Good intro to the character, good setting, good antagonists, no vampires. That's the first thing my housemate said when I recommended this book - "there aren't any vampires in this, are there?" It's clearly a tired genre but thanfully Saintcrow avoids vamps and uses demons instead, and to really good effect too. Saintcrow has made Jill Kismet into maybe too much of a supernatural Mary-Sue, but I forgive her because the story and characters are good.
Maybe I shouldn't post this review but boy, we're all irredeemable wretches deserving of genocide, aren't we? New heights of misanthropy are reached here. No stars.
Patricia McKillip is a wonderful writer who I wish was better known. She's a magician with characterization and a good storyteller to boot. I found this in the YA section and it's suitable for the kids and adults too. A young woman is drawn back to the hometown she dosen't want to go home to, and discovers the family secret, which involves witchcraft and the fairy folk. McKillip keeps the story moving at a brisk pace and it's over before you know it, leaving you wanting more.
The story is not real straightforward, but in this book are characters you'll never forget and miss once you're finished reading. Some of the best-realized characters in any book I've read.
Very good. Much more readable than On The Road. Japhy Ryder is way more likable than Dean Moriarity, and Kerouac looks a lot better in this book than the kind of puppy dog he was for Dean. Recommended for everyone.
Really talky. Some beautiful passages, especially towards the beginning and then at the end when the characters are driving through Mexico. Definitely written in a different style than what I'm familiar with.
I'm giving this three stars because it's a good, servicable diversion for the reader who likes Fantasy and Sci-Fi but dosen't want anything too heavy. The main character is well-drawn and the day-to-day operations of a cattle drive on a distant, undeveloped planet are well-described. There's an alien invasion and traitor-in-our-midst angle that's not done quite as well but it's ok, and the story could've lived without the protagonists's vendetta, but I'm still glad i read this book.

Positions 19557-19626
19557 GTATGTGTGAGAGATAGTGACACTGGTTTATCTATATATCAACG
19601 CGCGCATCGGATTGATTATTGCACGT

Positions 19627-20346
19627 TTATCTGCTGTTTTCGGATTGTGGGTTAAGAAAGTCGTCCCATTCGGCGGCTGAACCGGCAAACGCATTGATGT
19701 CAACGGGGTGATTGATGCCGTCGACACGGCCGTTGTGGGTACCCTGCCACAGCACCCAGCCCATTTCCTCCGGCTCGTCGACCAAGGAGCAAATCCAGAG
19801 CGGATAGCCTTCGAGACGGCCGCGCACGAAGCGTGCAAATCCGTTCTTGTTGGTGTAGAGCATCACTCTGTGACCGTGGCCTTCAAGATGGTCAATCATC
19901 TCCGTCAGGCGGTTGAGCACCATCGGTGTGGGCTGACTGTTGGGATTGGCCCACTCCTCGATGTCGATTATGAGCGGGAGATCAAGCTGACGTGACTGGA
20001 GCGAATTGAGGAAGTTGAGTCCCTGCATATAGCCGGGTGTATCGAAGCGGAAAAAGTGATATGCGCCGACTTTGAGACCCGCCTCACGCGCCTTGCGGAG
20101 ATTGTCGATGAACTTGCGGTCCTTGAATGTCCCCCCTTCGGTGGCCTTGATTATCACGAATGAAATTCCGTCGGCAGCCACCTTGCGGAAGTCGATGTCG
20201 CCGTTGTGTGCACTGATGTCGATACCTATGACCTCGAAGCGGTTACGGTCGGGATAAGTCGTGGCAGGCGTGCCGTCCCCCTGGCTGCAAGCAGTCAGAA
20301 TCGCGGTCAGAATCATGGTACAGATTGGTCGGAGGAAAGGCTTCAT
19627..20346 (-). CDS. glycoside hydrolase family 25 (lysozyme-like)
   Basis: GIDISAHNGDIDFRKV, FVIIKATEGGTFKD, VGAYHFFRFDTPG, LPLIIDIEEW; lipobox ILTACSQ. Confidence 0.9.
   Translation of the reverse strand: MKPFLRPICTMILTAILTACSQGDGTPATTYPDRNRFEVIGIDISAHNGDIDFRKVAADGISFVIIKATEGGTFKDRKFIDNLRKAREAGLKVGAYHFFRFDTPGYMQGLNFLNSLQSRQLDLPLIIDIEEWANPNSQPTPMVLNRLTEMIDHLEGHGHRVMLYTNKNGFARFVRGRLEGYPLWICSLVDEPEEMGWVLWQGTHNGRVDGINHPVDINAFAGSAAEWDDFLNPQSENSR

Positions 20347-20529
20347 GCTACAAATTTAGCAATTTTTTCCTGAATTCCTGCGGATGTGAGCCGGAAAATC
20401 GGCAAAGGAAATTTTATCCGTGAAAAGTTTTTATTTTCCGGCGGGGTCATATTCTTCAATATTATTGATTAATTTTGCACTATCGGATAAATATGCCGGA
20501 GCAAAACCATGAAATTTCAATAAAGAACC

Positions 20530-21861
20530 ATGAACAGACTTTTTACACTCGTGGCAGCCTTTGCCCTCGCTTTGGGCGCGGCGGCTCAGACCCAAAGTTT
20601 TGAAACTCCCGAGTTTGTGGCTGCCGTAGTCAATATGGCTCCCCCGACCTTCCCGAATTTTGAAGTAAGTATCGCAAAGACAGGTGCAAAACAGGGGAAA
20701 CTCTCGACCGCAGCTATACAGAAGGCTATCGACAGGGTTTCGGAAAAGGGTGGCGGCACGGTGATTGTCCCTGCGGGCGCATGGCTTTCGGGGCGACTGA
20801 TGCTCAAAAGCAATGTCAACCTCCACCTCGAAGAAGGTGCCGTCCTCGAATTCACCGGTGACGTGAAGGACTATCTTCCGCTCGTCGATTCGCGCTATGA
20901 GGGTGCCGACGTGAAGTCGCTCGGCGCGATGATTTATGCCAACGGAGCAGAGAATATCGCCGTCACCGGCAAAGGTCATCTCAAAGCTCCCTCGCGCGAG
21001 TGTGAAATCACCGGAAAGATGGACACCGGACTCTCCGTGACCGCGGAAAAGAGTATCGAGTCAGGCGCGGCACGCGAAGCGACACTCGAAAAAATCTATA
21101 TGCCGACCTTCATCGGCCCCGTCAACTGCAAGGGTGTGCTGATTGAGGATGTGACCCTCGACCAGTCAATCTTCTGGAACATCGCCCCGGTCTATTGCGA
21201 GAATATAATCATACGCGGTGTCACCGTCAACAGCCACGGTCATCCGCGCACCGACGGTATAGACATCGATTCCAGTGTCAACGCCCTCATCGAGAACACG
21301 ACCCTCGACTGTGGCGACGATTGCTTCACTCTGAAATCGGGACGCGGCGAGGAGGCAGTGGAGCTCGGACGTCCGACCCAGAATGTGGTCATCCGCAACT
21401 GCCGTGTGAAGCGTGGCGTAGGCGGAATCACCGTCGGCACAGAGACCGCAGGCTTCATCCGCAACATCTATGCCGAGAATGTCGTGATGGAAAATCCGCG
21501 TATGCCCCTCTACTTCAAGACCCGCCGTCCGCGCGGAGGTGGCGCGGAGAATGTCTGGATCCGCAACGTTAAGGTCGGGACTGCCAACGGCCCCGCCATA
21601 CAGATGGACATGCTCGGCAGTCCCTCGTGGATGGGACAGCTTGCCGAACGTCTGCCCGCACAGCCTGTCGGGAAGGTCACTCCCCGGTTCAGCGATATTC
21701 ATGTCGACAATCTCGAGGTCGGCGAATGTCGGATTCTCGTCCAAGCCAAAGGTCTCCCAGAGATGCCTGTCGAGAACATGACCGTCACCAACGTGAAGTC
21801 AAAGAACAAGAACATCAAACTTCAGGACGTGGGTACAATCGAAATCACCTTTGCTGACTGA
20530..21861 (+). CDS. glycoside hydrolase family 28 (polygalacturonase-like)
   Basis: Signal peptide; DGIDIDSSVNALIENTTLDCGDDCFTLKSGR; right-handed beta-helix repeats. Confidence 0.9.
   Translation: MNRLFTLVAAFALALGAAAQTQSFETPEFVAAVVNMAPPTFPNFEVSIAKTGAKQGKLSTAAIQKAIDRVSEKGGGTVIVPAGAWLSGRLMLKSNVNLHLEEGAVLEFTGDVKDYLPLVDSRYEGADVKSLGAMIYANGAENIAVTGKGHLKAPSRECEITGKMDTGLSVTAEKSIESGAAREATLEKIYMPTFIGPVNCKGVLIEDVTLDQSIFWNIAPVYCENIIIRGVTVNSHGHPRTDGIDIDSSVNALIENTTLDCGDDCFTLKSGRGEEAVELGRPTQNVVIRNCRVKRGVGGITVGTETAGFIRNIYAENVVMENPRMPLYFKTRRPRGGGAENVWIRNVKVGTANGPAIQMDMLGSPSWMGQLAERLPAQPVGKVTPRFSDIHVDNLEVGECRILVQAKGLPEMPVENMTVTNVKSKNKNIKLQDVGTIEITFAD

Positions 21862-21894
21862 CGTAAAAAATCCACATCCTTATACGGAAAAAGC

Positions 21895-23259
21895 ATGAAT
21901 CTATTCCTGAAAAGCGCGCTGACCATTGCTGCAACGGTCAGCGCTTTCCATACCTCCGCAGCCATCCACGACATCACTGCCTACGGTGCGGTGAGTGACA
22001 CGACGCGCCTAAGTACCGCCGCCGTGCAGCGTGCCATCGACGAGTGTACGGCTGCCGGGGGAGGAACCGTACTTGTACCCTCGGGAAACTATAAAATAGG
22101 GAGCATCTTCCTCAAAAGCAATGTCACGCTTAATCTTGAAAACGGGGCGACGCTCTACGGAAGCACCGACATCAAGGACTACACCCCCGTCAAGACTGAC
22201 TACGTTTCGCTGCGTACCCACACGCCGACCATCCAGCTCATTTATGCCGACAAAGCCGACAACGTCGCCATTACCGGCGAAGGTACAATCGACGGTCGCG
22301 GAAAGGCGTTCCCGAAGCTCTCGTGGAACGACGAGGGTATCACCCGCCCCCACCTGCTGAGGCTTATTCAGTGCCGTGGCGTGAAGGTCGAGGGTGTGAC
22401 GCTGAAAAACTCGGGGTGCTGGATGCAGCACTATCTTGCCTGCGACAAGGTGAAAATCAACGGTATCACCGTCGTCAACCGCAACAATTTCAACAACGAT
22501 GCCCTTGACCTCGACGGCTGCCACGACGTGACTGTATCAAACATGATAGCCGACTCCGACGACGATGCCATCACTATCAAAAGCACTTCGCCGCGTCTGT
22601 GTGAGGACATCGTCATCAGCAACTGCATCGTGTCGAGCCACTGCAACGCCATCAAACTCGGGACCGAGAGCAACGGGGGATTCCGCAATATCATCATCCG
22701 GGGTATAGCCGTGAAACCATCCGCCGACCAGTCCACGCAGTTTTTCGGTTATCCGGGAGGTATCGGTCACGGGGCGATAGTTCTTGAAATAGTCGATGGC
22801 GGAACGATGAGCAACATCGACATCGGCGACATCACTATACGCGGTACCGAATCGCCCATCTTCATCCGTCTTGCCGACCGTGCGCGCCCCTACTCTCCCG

This is the first Andre Norton book I've read and I'll certainly be reading more from this author. Ths story pulls you in from the 1st sentence. She has one of those styles that makes it easy to forget where you are and really enter the environment she's describing, and she has a gift for doing so with economy, kinda like a cross between Tolkien and Thomas Harris. I must say that I liked the 2nd half of the book better than the first, but the payoff at the end was not satisfactory to me after such a good buildup, but you might think differently so don't let this put you off. Recommended.
** spoiler alert ** Well-written, but I don't see the point. Maybe it makes more sense in the original language but for me the book was kinda meaningless. The author goes through the whole trouble of having planet create "visitors" for the scientists only to deny them the peer-to-peer contact with the planet that they desire at the end, and then the visitors are destroyed. It was worth reading but maybe it will take awhile for any meaning to catch up with me.
Better than the movie! I know that's hard to believe if you've seen the 70s Clint Eastwood flick(and you should) but just read this.
Really good. The two main characters are both interesting enough for their own series(they are each featured in their own solo stories) and the contrast in how they work is interesting to read. All the characters are drawn very well. This story's really good, too.
I've actually read the entire Saga and if you like sword-and-sorcery then you should, too. Moorcock is endessly creative and his gritty writing has no mercy on the characters or the reader. Don't expect sweetness and light at the end of this story.
Thomas Harris' writing career starts off with a bang in this gripping tale of politics, terrorism, insanity and murder. One thing I love about Harris is how you end up becoming an enthusiast for things like airship piloting, explosives handling, model building, lots of little touches that give the story credibility, and you may find yourself wanting to get a how-to book or start a new career. I hope my first novel turn out half as good as this one.
This is a great book by one of the living masters of the English language. You get a connoisseur's-eye view of Florentine history along with lots of other glimpses into the cultured soul that is Thomas Harris. Plus, the story is top-notch, a suitably creepy finish to the adventures of Lecter and Clarice Starling.
This is going to be a fanboy review, but I adore Thomas Harris. He exemplifies everything I want to be as a writer(if I can ever call myself that): economy and completeness. You don't lose any details of the story, but he dosen't weigh you down with boring, page-skipping unnecessaries. This is the prequel to The Silence of the Lambs, and the events here get a passing mention at the very start of that book, but this story is excellent in itself.